Sergio Speaks: FCA CEO on Why Tie-up with Google, Apple Makes Sense
“We build the cars; they build the technology that goes into them”
Fiat Chrysler Automobiles CEO Sergio Marchionne recently opened up to our European correspondent Georg Kacher during a two-hour interview that touched on an array of topics, including the hottest rumor of the moment, a potential tie-up between FCA and Google. Marchionne was candid on the subject, leaving little doubt that he believes a partnership with Google, Apple, or even Uber for that matter would make sense for FCA.
Stay tuned on Monday for our complete interview with Marchionne in which he discusses Tesla, where he thinks FCA must go in the future, and more. Below is an excerpt from the interview where Marchionne discusses the plusses and minuses of partnering up with Google, Apple and Uber:
During our two-hour session, Sergio's phones remain silent. But there is no doubt that digitalization and Big Data play an increasingly important role in the business life of the quick strategic thinker. Apple, Uber, and Google are names that automatically come to mind in this context. Even though he does not want to turn FCA into a mobility service provider, that's exactly the approach Apple, Google, and Uber have chosen to chase the consumer attention and money.
Marchionne keeps emphasizing that "we have no skills to provide such services. But there are partners out there who would love to share their skills. Now this could be a business model that works. To find out, we have to let them in." He pauses for breath, sends one text message, lights a ziggy and pours one more glass of ambrosia. "Google can buy every automaker out of petty cash. And Apple — they made a net profit of $24 billion in one quarter. This is nonsense. What are we defending? What?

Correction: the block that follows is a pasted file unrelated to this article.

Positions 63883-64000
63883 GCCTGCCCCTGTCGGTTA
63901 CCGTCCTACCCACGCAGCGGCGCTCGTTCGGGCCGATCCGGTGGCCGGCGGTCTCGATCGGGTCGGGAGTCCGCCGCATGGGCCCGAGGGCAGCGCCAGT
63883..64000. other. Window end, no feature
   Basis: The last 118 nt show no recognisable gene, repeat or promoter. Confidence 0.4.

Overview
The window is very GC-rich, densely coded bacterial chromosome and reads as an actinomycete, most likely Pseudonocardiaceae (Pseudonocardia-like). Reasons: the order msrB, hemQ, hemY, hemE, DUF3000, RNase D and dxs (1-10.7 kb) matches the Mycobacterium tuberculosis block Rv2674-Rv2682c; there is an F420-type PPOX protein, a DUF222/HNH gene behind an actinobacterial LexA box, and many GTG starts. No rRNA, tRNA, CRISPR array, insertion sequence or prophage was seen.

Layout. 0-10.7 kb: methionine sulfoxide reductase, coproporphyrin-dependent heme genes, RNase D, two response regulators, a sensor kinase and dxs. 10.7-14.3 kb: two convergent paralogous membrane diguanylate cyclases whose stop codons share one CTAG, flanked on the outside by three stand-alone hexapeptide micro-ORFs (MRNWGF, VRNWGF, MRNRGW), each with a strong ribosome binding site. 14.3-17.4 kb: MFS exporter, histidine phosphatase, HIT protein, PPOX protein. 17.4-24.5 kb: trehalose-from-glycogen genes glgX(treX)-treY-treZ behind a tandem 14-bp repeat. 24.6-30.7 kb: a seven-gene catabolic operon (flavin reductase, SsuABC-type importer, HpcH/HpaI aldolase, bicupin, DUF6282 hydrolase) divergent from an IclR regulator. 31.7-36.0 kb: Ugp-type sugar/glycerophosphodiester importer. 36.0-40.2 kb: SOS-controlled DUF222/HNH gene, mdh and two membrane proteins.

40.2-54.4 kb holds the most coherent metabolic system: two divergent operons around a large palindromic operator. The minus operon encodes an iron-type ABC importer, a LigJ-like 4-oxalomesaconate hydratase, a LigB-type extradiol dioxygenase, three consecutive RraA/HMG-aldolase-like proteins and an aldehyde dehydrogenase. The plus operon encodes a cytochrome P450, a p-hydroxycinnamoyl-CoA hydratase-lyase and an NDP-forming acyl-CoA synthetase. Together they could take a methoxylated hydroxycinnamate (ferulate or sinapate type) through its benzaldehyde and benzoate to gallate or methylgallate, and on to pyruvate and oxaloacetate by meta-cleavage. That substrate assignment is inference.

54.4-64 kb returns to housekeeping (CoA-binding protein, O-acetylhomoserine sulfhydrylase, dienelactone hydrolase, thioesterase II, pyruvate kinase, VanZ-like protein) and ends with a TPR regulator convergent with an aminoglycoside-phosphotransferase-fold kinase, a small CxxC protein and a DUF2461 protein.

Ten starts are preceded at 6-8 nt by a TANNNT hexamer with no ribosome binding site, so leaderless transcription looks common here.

"My approach is to be completely open to technology. I think the next paradigm of this business is a paradigm that involves the cooperation for technology with the disruptors. Google is one. Apple is another, even Uber. It's all about access to the complete information on what people do in the car. That's when the consumer has time on hand and the business case blossoms. The key is to find a way in which we can coexist with the disruptors, and bring our set of skills to the table. Speed is essential here. We must establish a link ASAP, must talk to the big players, the newcomers, and the underdogs, everybody. The goal is job sharing on a high level. We build the cars; they build the technology that goes into them. Ideally, I can take this technology and use it across my other brands."
As we wait for the main course, the discussion drifts into the vague undergrowth of ifs, whens, and buts. After all, what the industry is facing is the clash of two worlds. Old vs. new, slow vs. flexible, old-fashioned structures hampered by high fixed costs vs. slim and highly flexible start-ups, single-digit profit margins vs. 50 or 75 percent margins. In a win-win proposal, FCA would integrate the Apple ecosystem into a set of modified vehicles. At the same time, they would make room for Google and its map services, connectivity know-how and software power. On a scale from good to bad, Apple has been described by analysts as Snow White while Uber has more of a Darth Vader touch. Google is somewhere in the middle, plenty of potential tied to numerous possible pitfalls. Does Marchionne see the charm of a scenario in which Apple would, for instance, connect with Jeep, Alfa-Romeo, with Google and Dodge with Uber? "That would be a really nice network," is the answer, accompanied by a broad grin. "It's brand relevance with a strong technology link."
One could perhaps see Fiat Chrysler come to individual agreements with the likes of Apple, but surely only as a junior partner, a production puppet on a string, the Foxconn of car manufacturers. Marchionne ponders this, nods and says: "I have got to be able to find an economic model that allows me to survive the event. My successor has to inherit at least the propensity to absorb, to let these things come in, even nurture them in our environment, then strike a deal. Because they ain't going away."